From Rural Fields to Battlefields Part 2: Vietnam
This blog is part four in a five-part series about Clark Hall by 2019 National History Academy student Dominique Castanheira.
Part 2: Vietnam
He was no longer Clark Hall of Philadelphia, Mississippi. He was Clark Hall of the Delta Company, 1st Battalion, 9th Marines (1/9). Throughout the Vietnam War, 1/9 would earn the nickname “The Walking Dead” for not only enduring the longest sustained combat operations but also suffering the highest killed in action rate in Marine Corps history. Before any of the bloodshed, however, the battalion of 800 Marines got its first taste of Vietnam in 1965.
“You can smell Vietnam before you get there,” Mr. Hall said. “The country is rice paddies and jungles and Highlands. The atmosphere is heavy with humidity. Heavy with a vegetation smell. When we arrived, we locked and loaded our weapons to face combat. We went down into these amphibious tractors, and we headed for the beach. We didn’t know if we were going to be attacked. When we got there, there were people with soda trying to sell us a Coca Cola. We were all relieved nobody tried to attack. But that didn’t last very long.”
Mr. Hall jumped into Vietnam with keen anticipation; he was told he was saving a people from themselves. North Vietnam, a communist regime under Ho Chi Minh, waged war against South Vietnam to turn the democratic republic into a communist state. The United States believed that if South Vietnam fell to communism, other Southeast Asian countries would follow suit. Soon, the Land of the Free was funneling American soldiers, Clark Hall included, into the Vietnam War.
“Joining the Marines literally saved my life while simultaneously almost ending it. It gave me a purpose, a goal, and an appreciated skill set. It was a rigorous organization that spoke to me about service to my country. They didn’t have to teach me discipline, just refine it. They rewarded the skills that I had by promoting me faster than those around me,” Mr. Hall said.
He was put in charge of 20 men as a reinforced squad. In this pivotal position, Clark Hall could not let on how the war was affecting him lest it damage morale. But the cost of the war was already too high: of the 200 men in his original company, less than half remained, their lives stolen by snipers, mines, firefights, and disease. He was powerless to stop their deaths.
“I knew the war was a fool’s errand, but I never let my men know,” Mr. Hall said. “You can’t save the hearts and minds of the people with Search and Destroy missions. We search out and destroy the enemy. Well, in the process of searching, you go into villages that have been owned by generations of Vietnamese farmers. And many times the enemy – the Vietcong – were in those villages, were sons and husbands of the people in the villages. So you would end up doing a Search and Destroy mission in a village. Ironically, you’re trying to save the place but you destroy it in the process. So I knew we weren’t trying to save it from communism. I knew it for what it was.”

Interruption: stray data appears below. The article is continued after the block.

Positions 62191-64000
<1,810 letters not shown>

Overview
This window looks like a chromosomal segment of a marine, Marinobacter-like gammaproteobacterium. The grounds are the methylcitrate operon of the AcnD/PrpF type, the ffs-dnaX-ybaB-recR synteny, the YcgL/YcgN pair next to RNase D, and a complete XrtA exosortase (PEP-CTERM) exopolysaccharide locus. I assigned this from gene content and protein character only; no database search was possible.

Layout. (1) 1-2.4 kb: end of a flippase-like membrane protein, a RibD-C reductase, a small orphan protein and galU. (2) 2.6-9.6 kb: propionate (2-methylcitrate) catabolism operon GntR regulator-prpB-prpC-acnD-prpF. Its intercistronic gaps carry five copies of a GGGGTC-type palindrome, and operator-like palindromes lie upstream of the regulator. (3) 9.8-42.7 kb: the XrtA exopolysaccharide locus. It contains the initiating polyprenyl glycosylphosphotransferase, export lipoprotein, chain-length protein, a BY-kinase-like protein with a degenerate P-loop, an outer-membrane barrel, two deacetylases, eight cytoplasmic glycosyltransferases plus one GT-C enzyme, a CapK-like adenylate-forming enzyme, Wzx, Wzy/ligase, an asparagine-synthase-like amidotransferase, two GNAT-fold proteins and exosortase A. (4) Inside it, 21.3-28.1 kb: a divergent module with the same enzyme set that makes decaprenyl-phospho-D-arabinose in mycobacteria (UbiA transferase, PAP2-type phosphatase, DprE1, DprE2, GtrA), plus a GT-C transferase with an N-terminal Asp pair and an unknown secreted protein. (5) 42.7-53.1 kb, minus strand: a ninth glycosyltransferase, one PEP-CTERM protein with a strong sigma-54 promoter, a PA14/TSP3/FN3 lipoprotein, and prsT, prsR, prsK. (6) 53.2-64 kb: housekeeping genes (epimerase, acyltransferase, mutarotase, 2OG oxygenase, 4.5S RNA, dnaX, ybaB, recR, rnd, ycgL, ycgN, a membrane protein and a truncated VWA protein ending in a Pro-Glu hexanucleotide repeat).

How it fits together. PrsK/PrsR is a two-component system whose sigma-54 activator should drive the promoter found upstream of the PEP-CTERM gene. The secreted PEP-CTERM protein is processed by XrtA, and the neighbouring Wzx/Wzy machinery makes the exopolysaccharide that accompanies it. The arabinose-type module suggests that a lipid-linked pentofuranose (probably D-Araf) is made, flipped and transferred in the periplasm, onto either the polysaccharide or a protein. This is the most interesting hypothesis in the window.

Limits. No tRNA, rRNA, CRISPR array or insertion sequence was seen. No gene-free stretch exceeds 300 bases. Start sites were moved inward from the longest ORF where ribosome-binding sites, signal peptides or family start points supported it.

When he got out of the war, Clark Hall quickly began to oppose it. Marked with the tragedy of a hard tour, he was instrumental in forming the Vietnam Veterans Against the War chapter in his school, Kansas State University.
“Coming back to school, I felt at home there,” Mr. Hall said. “Before, I had felt out of place. Now, I found the university to be exactly what I needed: warmly nourishing. People knew I was a veteran, and both the school and my professors were very understanding. I integrated carefully and quietly.”
Although his service as a Marine hadn’t been the glorious combat he had read about as a child, his first goal was complete. It was time for his focus to shift to what lay ahead: getting into the FBI. He structured his studies to attract the Bureau. He earned a spot on the Dean’s list. And then he got a part-time job with the sheriff’s department in Gary County, Kansas.
“I walk in, and the sheriff looks at me and says, ‘You’re exactly what I need.’ I had sought him out for the job, and I was in school. He thought that that was a little different than your average deputy. So he hired me and it couldn’t have been a greater experience. The sheriff’s department handles all felonies in the county, so here I was working homicides and stick ups and assaults as a deputy sheriff. And so I met the local FBI agents. They investigated bank robberies, and we had bank robberies, and I made it my business to get to know them. I let it be known that I sought a career with the FBI if I was deemed worthy,” Mr. Hall said.
And when the FBI started a hiring push in 1970, the agents who investigated bank robberies in Manhattan, Kansas, deemed Clark Hall worthy. Having married a girl from Kansas early in his career, Clark Hall took his wife and two young children full speed ahead into an uncertain future.